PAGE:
My initial thoughts about this comic were a little sceptical because I was worried about yet another comic loosely tied to Batman, clearly as a selling point to devotees. Before I launched into a diatribe on commercialism and product obsession I actually read the book, and not to my surprise I quite enjoyed it. I say that I wasn’t surprised because ultimately no matter the reasons for a book existing, there are still hard working creators seizing their opportunities to create quality. And often they do and in this case they produce a wonderful work of art with a character so enjoyable to read.
There may be a few teenage DC comic books out there but I have never felt they were actually that realistic and more superheroes who had undergone tragedy and difficult times. The innocence had already been lost and naïveté only found in times of being overconfident and gung ho. Gotham Academy is none of those things and tells the story of Olive, a classically shy and imaginative young girl at a school where she doesn’t feel like she fits in. Thematically the book hits all the notes of a young lost schoolgirl: She has her own secrets and troubles focused around her mother, mentors a young high spirited student, is attracted to the classically tall and handsome guy, shies away from the cool kids, rebels against authority and has courage and determination and explores places she shouldn’t trying to find the truth behind myths and ghost stories. It is actually very impressive that all these plot points are covered in just six issues and Olive reaches a degree of closure for many of them. It doesn’t feel forced or false at all and her genuinely sweet and caring nature just floats off the page.
The characterisation is contributed to significantly by Karl Kerschel’s art and Msassyk/Lapointe colours. The classic Gotham landscape of dark gritty shadows is infrequently seen because the night sky is alit by the moon and seemingly brings the warmth of the sun with it. The blues and whites are so delicately in tune that Olive’s hair appears to glow in the dark. It all seems perfectly natural, even when Batman is in the picture. The panel where the ghostly representation of her mother flies from her grasp is almost supernatural but quite enchanting at the same time. Quite a lot of the comic occurs during the day and the school scenes are bright with yellows, reds and oranges. The inking is quite fine and does not constrict the colours strictly allowing the light shades to shine.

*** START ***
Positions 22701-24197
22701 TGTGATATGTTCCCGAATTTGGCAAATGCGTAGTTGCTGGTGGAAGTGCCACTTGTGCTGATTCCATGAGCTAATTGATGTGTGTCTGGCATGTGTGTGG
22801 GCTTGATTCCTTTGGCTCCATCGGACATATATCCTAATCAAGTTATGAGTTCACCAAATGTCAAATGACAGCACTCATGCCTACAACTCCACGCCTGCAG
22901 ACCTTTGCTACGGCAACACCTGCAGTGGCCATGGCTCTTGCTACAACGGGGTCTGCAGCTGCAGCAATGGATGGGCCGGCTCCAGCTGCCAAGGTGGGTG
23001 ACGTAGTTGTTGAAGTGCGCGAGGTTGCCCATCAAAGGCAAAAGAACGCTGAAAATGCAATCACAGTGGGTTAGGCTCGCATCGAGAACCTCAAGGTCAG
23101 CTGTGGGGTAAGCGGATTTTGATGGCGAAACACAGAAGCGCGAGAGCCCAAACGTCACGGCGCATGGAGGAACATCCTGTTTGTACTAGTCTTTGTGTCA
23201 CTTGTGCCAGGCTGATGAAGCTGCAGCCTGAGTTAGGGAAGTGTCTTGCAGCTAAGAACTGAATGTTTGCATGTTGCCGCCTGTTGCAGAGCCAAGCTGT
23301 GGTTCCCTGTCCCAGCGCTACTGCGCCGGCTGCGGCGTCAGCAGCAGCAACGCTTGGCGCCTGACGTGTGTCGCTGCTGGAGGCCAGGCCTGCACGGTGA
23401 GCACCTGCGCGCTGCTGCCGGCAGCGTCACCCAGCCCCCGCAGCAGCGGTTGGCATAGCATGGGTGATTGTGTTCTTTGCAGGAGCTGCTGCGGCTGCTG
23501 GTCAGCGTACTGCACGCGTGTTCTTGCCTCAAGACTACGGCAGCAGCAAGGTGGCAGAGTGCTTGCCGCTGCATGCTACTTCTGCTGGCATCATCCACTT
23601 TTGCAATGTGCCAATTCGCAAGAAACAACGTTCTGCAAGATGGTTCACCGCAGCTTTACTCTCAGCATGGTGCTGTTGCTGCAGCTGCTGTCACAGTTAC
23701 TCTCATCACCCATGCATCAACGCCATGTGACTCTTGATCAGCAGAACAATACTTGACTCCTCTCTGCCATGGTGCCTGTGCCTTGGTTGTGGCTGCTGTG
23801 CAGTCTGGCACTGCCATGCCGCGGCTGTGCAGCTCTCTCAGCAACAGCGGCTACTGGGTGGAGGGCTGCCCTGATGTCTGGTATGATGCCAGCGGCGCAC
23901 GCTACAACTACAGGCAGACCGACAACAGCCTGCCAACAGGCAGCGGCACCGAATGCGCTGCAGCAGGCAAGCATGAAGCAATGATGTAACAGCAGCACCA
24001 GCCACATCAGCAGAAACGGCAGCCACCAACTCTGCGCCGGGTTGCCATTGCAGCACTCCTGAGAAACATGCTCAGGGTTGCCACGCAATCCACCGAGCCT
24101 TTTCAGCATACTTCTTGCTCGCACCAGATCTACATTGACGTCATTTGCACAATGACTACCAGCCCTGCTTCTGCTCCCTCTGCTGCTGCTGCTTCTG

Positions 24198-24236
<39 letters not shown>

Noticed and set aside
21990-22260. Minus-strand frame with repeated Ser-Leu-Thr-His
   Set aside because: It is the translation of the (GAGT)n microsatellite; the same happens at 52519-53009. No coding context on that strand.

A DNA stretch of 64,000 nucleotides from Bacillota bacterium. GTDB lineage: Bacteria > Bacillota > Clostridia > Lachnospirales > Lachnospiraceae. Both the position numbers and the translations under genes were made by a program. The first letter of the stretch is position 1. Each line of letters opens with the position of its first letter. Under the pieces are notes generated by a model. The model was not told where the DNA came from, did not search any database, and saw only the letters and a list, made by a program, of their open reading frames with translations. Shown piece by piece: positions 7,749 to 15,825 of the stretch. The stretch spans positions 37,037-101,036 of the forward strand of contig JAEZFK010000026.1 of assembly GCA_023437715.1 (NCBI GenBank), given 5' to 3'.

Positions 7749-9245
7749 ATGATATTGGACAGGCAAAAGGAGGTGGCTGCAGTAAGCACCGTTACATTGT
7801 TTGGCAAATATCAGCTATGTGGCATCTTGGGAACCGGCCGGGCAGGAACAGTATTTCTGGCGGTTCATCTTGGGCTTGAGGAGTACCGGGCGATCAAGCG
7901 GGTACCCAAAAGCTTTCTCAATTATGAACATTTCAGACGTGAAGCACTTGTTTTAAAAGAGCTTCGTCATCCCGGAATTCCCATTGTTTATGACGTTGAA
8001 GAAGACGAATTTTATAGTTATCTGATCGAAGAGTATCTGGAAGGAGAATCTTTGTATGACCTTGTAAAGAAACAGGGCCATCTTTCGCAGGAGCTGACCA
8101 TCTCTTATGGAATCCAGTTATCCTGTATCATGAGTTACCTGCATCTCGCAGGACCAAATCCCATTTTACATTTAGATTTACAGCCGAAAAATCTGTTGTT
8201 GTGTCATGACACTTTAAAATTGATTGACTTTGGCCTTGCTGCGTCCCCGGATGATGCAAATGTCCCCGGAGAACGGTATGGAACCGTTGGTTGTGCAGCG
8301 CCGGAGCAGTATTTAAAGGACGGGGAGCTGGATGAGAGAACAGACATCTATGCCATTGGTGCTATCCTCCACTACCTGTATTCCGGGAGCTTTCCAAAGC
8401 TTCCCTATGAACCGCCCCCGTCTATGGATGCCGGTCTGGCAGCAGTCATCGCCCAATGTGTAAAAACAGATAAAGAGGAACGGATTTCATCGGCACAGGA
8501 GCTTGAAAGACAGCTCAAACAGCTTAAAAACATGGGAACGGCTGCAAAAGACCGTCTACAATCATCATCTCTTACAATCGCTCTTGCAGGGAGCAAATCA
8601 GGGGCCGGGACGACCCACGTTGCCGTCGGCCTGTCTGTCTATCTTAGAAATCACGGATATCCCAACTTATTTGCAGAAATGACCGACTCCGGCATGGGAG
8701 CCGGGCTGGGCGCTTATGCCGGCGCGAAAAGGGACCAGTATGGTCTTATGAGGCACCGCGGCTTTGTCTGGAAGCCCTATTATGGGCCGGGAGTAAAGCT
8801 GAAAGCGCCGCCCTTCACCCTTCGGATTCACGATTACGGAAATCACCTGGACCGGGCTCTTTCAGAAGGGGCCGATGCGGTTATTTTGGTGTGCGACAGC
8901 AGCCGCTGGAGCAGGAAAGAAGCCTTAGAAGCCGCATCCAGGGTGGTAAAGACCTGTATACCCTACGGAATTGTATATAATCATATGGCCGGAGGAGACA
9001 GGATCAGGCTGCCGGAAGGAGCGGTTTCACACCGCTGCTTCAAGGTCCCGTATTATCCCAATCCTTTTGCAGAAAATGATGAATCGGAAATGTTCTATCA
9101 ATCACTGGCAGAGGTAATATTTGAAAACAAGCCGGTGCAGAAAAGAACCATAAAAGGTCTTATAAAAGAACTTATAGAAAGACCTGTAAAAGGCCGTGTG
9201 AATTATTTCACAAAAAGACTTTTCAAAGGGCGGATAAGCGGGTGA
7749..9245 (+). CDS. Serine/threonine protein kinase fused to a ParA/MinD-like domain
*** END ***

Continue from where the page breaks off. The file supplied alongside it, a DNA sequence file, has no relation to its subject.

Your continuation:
Olive’s appearance is quite striking as she has bright white hair and a rosy complexion. Whilst she is on her adventures into the tunnels at night, her bright white evening dress merges with her figure to give a beautiful and graceful look. Her expressions are so essential to her persona and her defiant and angry glances contort her whole face to bring emphasis, especially in confronting Batman. In times of sadness and remorse, she wears her heart on her sleeve and allows the reader the chance to empathise in turn. This specific issue has flashback scenes of Olive’s mother and Chen deliberately draws them more muted in colour and avoids any harsh inking, giving a watercolour effect. But she is able to bring out warmth and love out of the darkness, which is difficult to find in places such as Arkham Asylum.
Aside from the amazing look and feel of the book, there are many attributes that make this comic stand out from others of similar ilk. As expected Olive does learn the values of friendship, patience and sacrifice but in a very pertinent manner. Her experiences echo her mother’s plight and she begins to understand what she suffered with and how she would have appeared to others. This helps her to empathise with not only her mother but also, of all people, Killer Croc. The adventures she has may be unique to her but the allure of being a rebellious explorer helps to develop her friendship group. The other students involved in the mysteries of the past six issues, allow them to become closer and accepting of any outwardly idiosyncrasies. As a young girl, Olive not only matures in her experiences but remains steadfast in her principles even when tested by those of the firmest resolve i.e. Batman.
Seeing as this is a Gotham affiliated book, there is obviously some element of chicanery and villainy around and that comes in the form of Arkham Asylum and Killer Croc. This is what sets this book apart from so many others, Batman is not assumed to be the good guy. Olive sees the world through her own eyes and refuses to accept the caped crusader as the hero everyone else does, in fact early on she remarks her dislike for the Bat symbol. As she performs her own detective work and makes discoveries worthy of Bruce himself, she derives her own conclusions and has the integrity to stand by them. This is how to do a Bat-affiliated book without obviously appearing to be one because there does not seem to be any other function for Batman’s appearance, except as a plot device for the personal development of Olive. I highly commend the creators for this because it proved my cynicism wrong, but I am even more grateful for Becky Cloonan and Cameron Stewart for giving us Olive, may her good nature and determination be an inspiration to us all.
“Don’t pretend like you care”